The U.S. and the European Union, the world's biggest agricultural exporters, are at loggerheads over how to move forward on reducing farm...

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The U.S. and the European Union, the world’s biggest agricultural exporters, are at loggerheads over how to move forward on reducing farm subsidies. Other players, most notably the so-called Group of 20 nations including India, Brazil and China, have their own ideas.


The G-20 countries appear to be the ones to watch at the Hong Kong talks this week. Unless they are appeased on agriculture, the talks are likely to fail, just like earlier WTO summits.


The EU also bears watching to see if it will give up more on agriculture to reach agreement on cutting developing nations’ tariffs on manufactured goods.


Each of the main participants has made its own offer, proposing changes in the different categories of subsidies recognized under WTO rules — known as the green, amber and blue boxes (see accompanying diagram).


For example, in negotiations on the amber box, the most trade-distorting payments, the U.S. proposes to cut its subsidy limit for all farmers by 60 percent, to $7.6 billion, from its existing cap of $19.1 billion. But the U.S. currently spends less than its cap — only $14.4 billion — so the actual cut would be about 47 percent.


The EU has proposed cutting its ceiling by 70 percent to $26.5 billion, from its current cap of $88.2 billion. But compared with the $36 billion it currently spends, the proposed cut would amount to just 26 percent.


The U.S. wants the EU to cut its ceiling on amber-box payments by 83 percent, capping them at $15 billion.


What is the World Trade Organization?


The WTO is a multilateral organization that sets and enforces rules for about 97 percent of world trade. Established in 1995 as a successor to previous trade agreements, the Geneva-based organization provides a forum for the 149 member countries to negotiate standard rules simplifying and enhancing trade.

To join, countries often must alter their trade policies to bring them into line with other members.


When members disagree on how trade rules are being applied, the WTO can decide who’s right and grant the winner the right to impose trade sanctions — usually tariffs — on the other. Boeing and Airbus have filed such a case over government subsidies.


The WTO agreements are available online at www.wto.org


“We’d be taking them from 4-to-1 down to 2-to-1,” said an official with the U.S. Trade Representative’s Office, describing how the U.S. proposal would bring the two sides closer to parity in allowed subsidies.


But the EU is balking.


“The favorite blood sport of trade negotiators is to go after the EU on its agricultural policy,” said Anthony Gooch, a European Union spokesman.


He said there is little more the Europeans can do, in part because France and other countries think the EU proposal already goes too far.


Gooch also said large developing nations like Brazil take the position that since this round of talks is supposed to focus on helping developing countries, they don’t need to offer much, and that the EU should offer more. “We haven’t seen the color of their money,” he said.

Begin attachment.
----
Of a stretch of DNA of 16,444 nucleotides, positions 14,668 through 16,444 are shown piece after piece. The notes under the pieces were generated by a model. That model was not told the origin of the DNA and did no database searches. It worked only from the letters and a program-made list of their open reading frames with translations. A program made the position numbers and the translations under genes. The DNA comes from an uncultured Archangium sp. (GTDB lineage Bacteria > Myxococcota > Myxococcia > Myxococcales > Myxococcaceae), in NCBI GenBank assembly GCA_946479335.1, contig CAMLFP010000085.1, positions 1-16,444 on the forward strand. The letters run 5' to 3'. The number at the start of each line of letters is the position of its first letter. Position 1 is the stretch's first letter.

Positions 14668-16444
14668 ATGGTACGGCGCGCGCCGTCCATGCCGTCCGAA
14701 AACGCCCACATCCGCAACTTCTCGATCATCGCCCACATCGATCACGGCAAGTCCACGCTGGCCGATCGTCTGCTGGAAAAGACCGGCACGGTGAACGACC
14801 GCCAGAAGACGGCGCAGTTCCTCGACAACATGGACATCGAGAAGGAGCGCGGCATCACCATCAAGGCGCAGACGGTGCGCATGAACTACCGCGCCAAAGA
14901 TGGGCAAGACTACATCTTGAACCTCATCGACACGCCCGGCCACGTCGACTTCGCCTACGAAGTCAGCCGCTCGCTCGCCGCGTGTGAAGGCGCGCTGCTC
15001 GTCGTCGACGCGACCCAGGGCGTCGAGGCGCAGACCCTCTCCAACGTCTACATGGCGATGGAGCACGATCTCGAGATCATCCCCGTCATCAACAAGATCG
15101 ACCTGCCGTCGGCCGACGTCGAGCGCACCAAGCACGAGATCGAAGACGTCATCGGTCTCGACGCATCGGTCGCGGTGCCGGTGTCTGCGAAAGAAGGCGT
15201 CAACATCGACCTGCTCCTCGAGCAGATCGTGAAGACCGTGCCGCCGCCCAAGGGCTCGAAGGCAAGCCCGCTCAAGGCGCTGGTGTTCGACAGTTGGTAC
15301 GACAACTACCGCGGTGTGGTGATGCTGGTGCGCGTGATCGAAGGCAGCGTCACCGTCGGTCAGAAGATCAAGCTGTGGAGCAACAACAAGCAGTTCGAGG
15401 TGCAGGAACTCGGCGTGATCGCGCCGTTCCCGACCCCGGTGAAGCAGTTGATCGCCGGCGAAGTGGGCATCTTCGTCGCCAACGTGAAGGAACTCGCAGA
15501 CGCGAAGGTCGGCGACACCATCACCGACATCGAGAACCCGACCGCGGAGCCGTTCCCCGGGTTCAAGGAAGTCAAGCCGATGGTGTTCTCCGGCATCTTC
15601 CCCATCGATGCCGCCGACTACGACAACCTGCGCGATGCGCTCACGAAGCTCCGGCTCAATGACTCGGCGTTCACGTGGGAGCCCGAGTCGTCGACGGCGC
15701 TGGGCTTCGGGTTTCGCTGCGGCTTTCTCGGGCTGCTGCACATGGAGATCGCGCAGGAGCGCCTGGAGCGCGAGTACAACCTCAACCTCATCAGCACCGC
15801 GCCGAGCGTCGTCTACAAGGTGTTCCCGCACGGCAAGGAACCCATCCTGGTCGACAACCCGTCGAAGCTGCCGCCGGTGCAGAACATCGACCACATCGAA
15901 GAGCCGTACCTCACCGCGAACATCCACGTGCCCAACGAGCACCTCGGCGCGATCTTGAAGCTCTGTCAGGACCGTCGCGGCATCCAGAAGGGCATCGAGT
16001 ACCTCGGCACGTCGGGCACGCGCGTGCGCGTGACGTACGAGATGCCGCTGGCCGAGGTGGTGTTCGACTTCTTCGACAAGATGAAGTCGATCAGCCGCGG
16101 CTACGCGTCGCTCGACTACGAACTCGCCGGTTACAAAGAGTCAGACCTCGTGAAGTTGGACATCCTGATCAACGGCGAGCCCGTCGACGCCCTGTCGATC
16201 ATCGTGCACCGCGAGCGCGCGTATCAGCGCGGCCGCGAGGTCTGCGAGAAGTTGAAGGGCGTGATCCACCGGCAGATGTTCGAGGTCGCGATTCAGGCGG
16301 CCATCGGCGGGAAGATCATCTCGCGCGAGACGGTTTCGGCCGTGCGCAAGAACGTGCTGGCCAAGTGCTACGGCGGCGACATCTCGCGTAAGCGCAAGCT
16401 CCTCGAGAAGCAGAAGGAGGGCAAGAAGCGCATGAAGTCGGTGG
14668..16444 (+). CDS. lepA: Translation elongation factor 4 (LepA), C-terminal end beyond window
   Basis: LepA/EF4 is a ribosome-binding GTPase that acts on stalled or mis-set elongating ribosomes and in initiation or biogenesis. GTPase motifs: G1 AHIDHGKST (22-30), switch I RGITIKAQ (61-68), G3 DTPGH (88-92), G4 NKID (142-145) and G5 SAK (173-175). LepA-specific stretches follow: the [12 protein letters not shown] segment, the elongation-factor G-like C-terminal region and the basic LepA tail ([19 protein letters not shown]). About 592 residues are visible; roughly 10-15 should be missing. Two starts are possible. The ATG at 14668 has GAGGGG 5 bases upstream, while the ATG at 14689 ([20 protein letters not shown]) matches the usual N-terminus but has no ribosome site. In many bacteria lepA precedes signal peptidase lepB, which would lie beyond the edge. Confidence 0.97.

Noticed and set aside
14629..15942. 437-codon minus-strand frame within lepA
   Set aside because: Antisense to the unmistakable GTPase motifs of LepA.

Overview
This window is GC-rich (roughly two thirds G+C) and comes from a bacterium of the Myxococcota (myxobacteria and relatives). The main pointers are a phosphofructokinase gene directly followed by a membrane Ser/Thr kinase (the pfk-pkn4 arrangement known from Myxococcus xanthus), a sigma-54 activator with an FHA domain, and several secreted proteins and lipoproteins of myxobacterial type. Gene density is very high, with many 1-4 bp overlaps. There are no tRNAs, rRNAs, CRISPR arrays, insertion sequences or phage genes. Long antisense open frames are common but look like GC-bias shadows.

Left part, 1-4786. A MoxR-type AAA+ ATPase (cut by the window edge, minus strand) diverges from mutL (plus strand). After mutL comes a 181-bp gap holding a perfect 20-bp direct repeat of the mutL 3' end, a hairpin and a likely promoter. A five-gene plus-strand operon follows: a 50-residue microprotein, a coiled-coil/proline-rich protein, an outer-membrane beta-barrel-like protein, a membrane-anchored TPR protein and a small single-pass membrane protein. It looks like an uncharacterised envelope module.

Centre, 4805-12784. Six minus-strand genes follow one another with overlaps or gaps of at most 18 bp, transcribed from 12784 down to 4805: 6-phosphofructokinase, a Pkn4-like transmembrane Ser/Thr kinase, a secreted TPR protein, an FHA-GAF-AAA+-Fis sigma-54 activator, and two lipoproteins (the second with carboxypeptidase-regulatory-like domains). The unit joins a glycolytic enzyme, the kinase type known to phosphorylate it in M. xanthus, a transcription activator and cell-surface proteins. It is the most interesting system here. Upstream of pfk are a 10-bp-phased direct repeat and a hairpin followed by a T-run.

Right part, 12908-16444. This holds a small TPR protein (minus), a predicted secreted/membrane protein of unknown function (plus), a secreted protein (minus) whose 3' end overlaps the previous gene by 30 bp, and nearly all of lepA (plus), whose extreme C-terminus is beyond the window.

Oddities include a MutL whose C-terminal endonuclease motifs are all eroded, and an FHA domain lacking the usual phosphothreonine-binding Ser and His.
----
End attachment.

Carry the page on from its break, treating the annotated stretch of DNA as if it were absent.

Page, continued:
Similar strictures apply to blue-box payments, farm supports that are not limited by current WTO agreements.


The U.S. doesn’t make payments in that category but considers about $6 billion in so-called countercyclical payments as qualifying. It would cut those to $5 billion, if the EU would cut its estimated 2005 blue-box payments of $20 billion to $8.5 billion.


Neither side’s offer would limit payments in the green box, which could expand to keep farmers like Walla Walla wheat grower Chris Shaffer from losing much income.


It may seem that such plans are deceptive to developing countries, because the rich countries would still be propping their farmers up. Developing countries, while not seeking caps on green-box payments, want to take a hard look at what programs would qualify.


But the U.S. and EU proposals aren’t as insincere as they sound.



Amber- and blue-box money encourages farmers to overproduce commodities like corn, wheat and soybeans — flooding world markets and driving down prices. Farmers in developing countries oppose such subsidies, saying they can’t compete with the low prices and receive little or no subsidy from their poor governments to compensate.


“The U.S. proposal is seen as constructive by the G-20,” said Jeffrey Schott, a WTO expert at the Institute for International Economics, a nonprofit think tank in Washington, D.C.


“And the U.S. saw the G-20 proposals as constructive. The Europeans fell short, and that’s acting as a very substantial drag on the negotiations,” he said.


Officials from Brazil and India have expressed disappointment with the EU offer, particularly its modest tariff cuts. Without further EU concessions, there is unlikely to be a deal in Hong Kong, and that could jeopardize the goal of reaching a final trade deal next year.


Ministers from another big bloc, the Asia-Pacific Economic Cooperation group, said they, too, are hoping for further EU cuts in tariffs and to eliminate subsidies by 2010.


Without that, observers fear another failed meeting.


Alwyn Scott: 206-464-3329 or ascott@seattletimes.com